Will Republicans Save Obamacare?

Some have begun to hope—or worry—that the disastrous rollout of health-care reform might prompt the GOP to take action to fix it.
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Republican Senator John Hoeven speaks as Democratic Senator Joe Manchin looks on. (Reuters)

The unrelenting disaster of the Obamacare rollout has invigorated Republicans in Congress. Suddenly, their years of warnings about the law's terrible effects seem vindicated; GOP lawmakers and commentators have turned into crusaders for the system's victims who are seeing their insurance policies canceled, having their premiums hiked, or just can't get through that darned healthcare.gov website.

The sudden outbreak of Republican concern about getting everybody insured has raised a tantalizing possibility: What if the party that has been Obamacare's most unremitting critic ended up getting carried away and saving it instead? Congressman Fred Upton, a Republican from Michigan, has proposed a bill aimed at letting people keep the insurance plans they had before the Affordable Care Act went into effect, something President Obama long promised would be the case that has turned out to be rather dramatically untrue. A Democratic Senator, Mary Landrieu, has proposed a similar (but more mandatory) fix; conservatives have begun to worry that the merged bill might actually pass, work, and make Obamacare look like less than a failure (although health-reform experts are skeptical of both would-be fixes).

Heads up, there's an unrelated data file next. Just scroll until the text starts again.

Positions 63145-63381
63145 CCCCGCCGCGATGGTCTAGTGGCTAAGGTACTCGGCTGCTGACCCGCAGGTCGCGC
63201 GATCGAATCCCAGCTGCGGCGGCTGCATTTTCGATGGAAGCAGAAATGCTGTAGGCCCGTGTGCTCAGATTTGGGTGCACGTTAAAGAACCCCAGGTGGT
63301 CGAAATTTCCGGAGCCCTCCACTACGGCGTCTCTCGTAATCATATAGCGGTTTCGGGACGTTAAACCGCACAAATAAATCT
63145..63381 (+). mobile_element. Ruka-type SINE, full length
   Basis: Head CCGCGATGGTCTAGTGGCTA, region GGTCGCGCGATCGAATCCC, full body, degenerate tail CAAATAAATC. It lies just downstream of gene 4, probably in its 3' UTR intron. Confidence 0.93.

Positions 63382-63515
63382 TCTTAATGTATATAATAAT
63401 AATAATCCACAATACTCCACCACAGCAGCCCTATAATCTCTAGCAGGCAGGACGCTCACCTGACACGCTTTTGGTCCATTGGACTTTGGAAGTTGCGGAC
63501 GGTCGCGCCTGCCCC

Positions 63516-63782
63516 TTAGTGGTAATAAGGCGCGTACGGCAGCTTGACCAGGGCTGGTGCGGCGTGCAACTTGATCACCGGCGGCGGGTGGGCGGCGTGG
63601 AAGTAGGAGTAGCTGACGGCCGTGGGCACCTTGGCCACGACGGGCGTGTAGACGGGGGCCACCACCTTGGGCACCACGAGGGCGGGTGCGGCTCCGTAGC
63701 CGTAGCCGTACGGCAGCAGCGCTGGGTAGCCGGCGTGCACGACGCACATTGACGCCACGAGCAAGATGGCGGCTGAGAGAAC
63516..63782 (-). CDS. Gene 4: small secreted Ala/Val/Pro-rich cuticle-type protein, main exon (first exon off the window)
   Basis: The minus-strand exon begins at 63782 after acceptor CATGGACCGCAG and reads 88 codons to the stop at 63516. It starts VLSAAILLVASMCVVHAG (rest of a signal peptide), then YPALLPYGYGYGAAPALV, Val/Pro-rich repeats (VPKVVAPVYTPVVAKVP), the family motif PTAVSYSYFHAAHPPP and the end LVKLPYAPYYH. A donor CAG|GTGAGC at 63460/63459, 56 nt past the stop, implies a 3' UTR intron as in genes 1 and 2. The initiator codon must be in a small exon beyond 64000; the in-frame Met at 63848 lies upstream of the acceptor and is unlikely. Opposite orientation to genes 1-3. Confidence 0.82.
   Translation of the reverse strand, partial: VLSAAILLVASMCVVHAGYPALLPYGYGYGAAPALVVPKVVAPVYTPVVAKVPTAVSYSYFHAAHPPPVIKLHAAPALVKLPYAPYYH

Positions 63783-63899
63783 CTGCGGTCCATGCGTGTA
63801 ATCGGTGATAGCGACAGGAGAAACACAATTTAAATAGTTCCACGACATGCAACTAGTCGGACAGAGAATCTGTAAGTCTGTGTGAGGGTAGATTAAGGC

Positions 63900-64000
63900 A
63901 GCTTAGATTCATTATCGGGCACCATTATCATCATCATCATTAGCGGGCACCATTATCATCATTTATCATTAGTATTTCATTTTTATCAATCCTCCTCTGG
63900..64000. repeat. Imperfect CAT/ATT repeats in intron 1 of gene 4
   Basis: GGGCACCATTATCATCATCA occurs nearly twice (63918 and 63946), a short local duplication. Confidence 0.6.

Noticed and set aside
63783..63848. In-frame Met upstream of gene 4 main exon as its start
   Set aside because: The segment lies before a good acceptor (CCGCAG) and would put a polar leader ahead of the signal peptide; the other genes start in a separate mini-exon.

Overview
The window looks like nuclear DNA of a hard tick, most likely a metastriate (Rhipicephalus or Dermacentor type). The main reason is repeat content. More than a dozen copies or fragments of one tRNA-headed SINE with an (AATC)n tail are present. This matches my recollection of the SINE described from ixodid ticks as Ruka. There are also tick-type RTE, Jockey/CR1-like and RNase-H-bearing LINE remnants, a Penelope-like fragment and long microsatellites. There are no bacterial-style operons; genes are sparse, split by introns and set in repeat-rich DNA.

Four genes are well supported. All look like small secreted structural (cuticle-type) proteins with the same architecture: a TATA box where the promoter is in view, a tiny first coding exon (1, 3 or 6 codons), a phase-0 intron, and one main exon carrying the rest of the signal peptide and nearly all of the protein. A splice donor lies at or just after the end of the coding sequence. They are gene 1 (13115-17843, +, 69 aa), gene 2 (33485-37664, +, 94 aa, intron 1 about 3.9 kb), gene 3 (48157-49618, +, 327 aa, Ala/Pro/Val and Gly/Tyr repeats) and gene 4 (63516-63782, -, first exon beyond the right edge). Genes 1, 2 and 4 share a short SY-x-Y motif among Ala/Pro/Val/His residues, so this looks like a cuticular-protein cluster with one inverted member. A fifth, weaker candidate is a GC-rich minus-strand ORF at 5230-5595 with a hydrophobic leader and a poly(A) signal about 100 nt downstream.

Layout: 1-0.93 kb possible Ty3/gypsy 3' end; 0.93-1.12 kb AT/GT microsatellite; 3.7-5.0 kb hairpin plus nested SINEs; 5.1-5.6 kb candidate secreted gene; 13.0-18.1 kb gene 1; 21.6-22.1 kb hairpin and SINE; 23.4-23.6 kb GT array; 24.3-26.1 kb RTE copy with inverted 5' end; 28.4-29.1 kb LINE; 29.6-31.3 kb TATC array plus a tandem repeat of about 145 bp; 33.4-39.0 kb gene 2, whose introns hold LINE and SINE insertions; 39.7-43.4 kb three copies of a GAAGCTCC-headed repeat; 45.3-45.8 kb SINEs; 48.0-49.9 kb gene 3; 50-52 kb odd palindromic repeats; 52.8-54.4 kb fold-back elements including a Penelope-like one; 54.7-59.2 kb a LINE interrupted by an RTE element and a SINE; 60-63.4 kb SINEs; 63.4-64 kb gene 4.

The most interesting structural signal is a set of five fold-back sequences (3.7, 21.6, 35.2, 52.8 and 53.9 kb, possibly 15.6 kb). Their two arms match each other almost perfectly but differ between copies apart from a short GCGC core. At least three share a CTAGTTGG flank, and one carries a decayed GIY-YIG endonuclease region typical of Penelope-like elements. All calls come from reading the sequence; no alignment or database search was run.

But reports of an outbreak of health-reform bipartisanship appear premature, to say the least. The joint appearance of a Republican and Democrat at Wednesday's Washington Ideas Forum, Senators John Hoeven of North Dakota and Joe Manchin of West Virginia, was supposed to be a demonstration of bipartisan comity, but on health care, the pair ended up showing how unbridgeable the gulf between the parties remains.

Manchin, who frequently bucks his party, supports a GOP-backed delay in the individual mandate as well as Landrieu's bill. He said he believes in the goal of getting Americans insured and wants to be constructive in fixing the flawed legislation. "There are people who are just totally opposed to it and want to repeal it," he said. "I just think that we can do better as a nation than having people facing being one illness away from being bankrupt," or uninsurable because of a birth defect or other condition. Those goals ought to be universal, he said, but when some are focused only on getting rid of the law, "we can't even agree on the time of day."

Hoeven said he and Manchin have been good friends since their time as governors of their respective states. But when it came to health care, he sounded like one of those stubborn antagonists Manchin warned about.

"I think that, from the viewpoint of our side of the aisle, and I think most conservatives, this really is a law that doesn't work and does need to be repealed and replaced," he said, "because it takes you to government-run health care." Republicans believe that individuals should choose their own health care without being "funneled through government exchanges," he said. Instead, he proposed a series of piecemeal reforms, such as giving states more flexibility to implement Medicaid, beefing up state-based high-risk pools, and tort reform. Experts say such measures would not come close to creating universal health insurance.

So there you have it: A Republican and a Democrat who call themselves the best of friends, who are otherwise eager to cross party lines, part ways on whether the health reform law ought to be rescued or abandoned. If Hoeven and Manchin are any indication, a bipartisan agreement to rescue America from Obamacare is not in the works.

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Molly Ball is a staff writer covering national politics at The Atlantic.

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